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Final Fantasy X/X-2 HD

19:0011/04/2014Posted by Raymond Webster57 Comments

Reviewing a re-released game requires two lines of thought – determining whether it is a sufficient improvement upon the original for those who have played it once to revisit it, and whether it holds up as a game for new players to return to. The HD versions of Final Fantasy X and Final Fantasy X-2, released recently, are particularly faithful ports of expansive, ambitious games which, while not changing many features add some value over a straight remake. Most notably, the remakes use the “International” versions of both games – the definitive versions, which contain more features and several balance changes.

The main change, however – the one that defines this re-release as a HD edition – is the visual update. While FFX was a technically adept game at the time of its release on the PS2, revisiting it on the original hardware shows the limitations of the system – there are blurring and fog issues, and slowdown as well as long loading times for random encounters. The games are still very playable, but the technical cleanup the HD remakes offer make revisiting the games a much more enjoyable process.

The high-quality environment design – colourful and exotic locales that make the game feel very fantastical and appealing – generally look better. RPGs in the Final Fantasy vein rely on limited explorable areas and high-quality uninteractive backgrounds, and the remastering of the games, with better visibility and sharper textures, feels like a genuine visual modernisation.

This texture remastering is also reflected in the character models. While the quality of the animations and models themselves are not significantly improved beyond the removal of some of the angularity (and the game still has the slightly jerky movement for run cycles that it had on the PS2), the reworked textures, clothing and hair physics are a significant improvement. Hair, fur and layers of clothing are more clearly defined and animated, bringing the visual quality in-game closer to the pre-rendered cutscenes.

FFX/X-2 HD is a visually polished, technically tweaked but otherwise faithful port of the games; there is some additional story content, but it is clearly parcelled separately to the games themselves – a short sequence linking X and X-2, and a supplementary sequence for X-2. Thus buying this pack offers two classic games, faithfully updated for a new console, and little else, and this is no bad thing. They have held up as solid, well-executed examples of JRPGs that take the staples of their franchise in two versions of the job system and develop them in interesting ways. FFX’s use of highly-specialised characters presages FFXIII’s class system in some ways while also being a more flexible version of FFIX’s archetypes, while FFX-2 offered the most dynamic take on a customisable class system since FFV.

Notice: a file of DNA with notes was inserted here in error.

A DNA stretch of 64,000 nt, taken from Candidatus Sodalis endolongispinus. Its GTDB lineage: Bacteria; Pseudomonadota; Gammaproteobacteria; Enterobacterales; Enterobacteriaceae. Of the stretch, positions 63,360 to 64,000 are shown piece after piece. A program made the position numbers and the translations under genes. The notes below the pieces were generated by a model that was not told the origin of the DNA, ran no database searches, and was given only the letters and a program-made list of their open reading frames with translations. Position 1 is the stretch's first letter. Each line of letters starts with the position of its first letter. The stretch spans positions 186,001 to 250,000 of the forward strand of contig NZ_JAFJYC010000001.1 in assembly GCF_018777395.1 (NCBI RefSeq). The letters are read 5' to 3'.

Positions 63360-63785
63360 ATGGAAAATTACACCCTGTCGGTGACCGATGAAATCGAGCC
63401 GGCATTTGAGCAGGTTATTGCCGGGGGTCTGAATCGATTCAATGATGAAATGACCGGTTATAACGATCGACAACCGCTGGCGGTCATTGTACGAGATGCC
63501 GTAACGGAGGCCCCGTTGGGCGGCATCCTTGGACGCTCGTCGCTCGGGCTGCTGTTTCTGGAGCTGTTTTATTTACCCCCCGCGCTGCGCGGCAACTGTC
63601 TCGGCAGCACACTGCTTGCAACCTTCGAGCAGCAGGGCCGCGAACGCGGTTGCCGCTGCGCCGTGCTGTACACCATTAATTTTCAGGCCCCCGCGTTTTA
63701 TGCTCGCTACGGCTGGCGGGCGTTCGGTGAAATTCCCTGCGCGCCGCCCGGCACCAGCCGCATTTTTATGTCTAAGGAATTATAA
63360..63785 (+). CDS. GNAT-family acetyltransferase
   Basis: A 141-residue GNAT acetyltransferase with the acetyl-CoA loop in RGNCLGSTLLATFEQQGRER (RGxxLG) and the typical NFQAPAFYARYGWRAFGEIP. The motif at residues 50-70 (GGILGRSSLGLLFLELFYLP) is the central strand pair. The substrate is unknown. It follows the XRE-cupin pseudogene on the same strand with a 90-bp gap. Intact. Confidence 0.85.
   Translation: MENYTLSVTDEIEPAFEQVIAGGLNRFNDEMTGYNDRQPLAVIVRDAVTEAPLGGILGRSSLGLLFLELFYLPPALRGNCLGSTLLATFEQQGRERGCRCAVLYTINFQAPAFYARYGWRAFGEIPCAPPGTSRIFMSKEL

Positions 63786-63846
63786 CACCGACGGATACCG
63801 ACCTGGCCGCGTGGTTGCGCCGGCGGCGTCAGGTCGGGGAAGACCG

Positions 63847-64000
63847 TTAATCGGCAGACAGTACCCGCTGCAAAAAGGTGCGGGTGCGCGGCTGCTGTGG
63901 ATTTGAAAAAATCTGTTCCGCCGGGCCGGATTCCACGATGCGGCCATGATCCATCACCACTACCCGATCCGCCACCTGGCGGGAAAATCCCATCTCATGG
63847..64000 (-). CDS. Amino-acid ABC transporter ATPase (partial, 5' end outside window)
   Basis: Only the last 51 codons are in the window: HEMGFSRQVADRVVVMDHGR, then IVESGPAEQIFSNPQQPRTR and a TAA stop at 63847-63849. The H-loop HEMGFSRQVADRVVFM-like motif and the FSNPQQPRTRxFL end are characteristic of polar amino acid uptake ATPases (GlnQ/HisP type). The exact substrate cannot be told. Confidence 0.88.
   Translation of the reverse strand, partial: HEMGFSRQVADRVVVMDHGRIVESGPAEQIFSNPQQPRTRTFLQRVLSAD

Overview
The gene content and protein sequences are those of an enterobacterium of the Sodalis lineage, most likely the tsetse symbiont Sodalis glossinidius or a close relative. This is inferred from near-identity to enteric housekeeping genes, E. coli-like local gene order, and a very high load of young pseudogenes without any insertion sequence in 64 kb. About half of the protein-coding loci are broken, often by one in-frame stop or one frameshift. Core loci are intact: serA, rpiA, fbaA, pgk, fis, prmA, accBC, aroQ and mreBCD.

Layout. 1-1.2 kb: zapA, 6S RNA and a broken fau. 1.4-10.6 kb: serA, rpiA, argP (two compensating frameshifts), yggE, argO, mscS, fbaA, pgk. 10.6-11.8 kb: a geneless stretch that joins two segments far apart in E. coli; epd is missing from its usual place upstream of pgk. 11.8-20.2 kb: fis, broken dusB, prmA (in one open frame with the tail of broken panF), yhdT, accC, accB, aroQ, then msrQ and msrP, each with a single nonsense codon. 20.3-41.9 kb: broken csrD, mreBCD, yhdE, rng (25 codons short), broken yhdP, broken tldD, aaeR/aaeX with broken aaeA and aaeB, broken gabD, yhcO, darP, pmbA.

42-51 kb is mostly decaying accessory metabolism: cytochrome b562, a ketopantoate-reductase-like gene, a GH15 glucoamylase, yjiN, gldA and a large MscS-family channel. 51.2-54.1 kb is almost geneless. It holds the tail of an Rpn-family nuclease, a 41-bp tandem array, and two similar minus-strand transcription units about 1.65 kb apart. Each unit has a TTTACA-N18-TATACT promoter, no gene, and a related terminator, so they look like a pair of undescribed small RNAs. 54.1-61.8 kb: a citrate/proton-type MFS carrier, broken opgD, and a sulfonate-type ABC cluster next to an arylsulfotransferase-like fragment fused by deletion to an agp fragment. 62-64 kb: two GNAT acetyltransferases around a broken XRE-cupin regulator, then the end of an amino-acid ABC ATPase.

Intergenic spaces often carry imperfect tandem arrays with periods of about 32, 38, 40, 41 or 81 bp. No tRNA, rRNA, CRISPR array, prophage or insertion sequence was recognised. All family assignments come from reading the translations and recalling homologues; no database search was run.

A JRPG is ultimately driven by its combat system, since it is in its own way a highly linear narrative with a fixed path of progression leading up to a more open closing section – and the Final Fantasy games have traditionally had in-depth and rewarding examples. The Sphere Grid, the central feature of FFX, is a good example – and ultimately the game’s strongest mechanical selling-point. The “Expert” grid, added in the International redesign, is effectively a highly complex set of interlocking skill trees that both preserves individual character identity (via how the characters begin equipped) and permits significant customisation.

This combination of character identity and freedom to add extra abilities to those characters is something few other games have done with the same level of detail and complexity. FFX-2 completely changed the approach, again establishing a new take on old mechanics; it had a wide range of jobs and a Dress Sphere system which allowed changing between jobs mid-fight, while its battle system – with reaction-based inputs for some abilities – redefined what could be done with a traditional turn-based system.

Thus while these remakes do not offer much new, they are remakes of such high-quality games that they are worth revisiting, or visiting for the first time. They are JRPGs from an era when the sidequest- and minigame-rich worlds of PS1 era RPGs were not forgotten, but at the same time embraced the technical potential of new consoles to create expansive and visually striking worlds – and this latter aspect is accentuated by the visual remastering.

This game was played on a review code provided by Square Enix.

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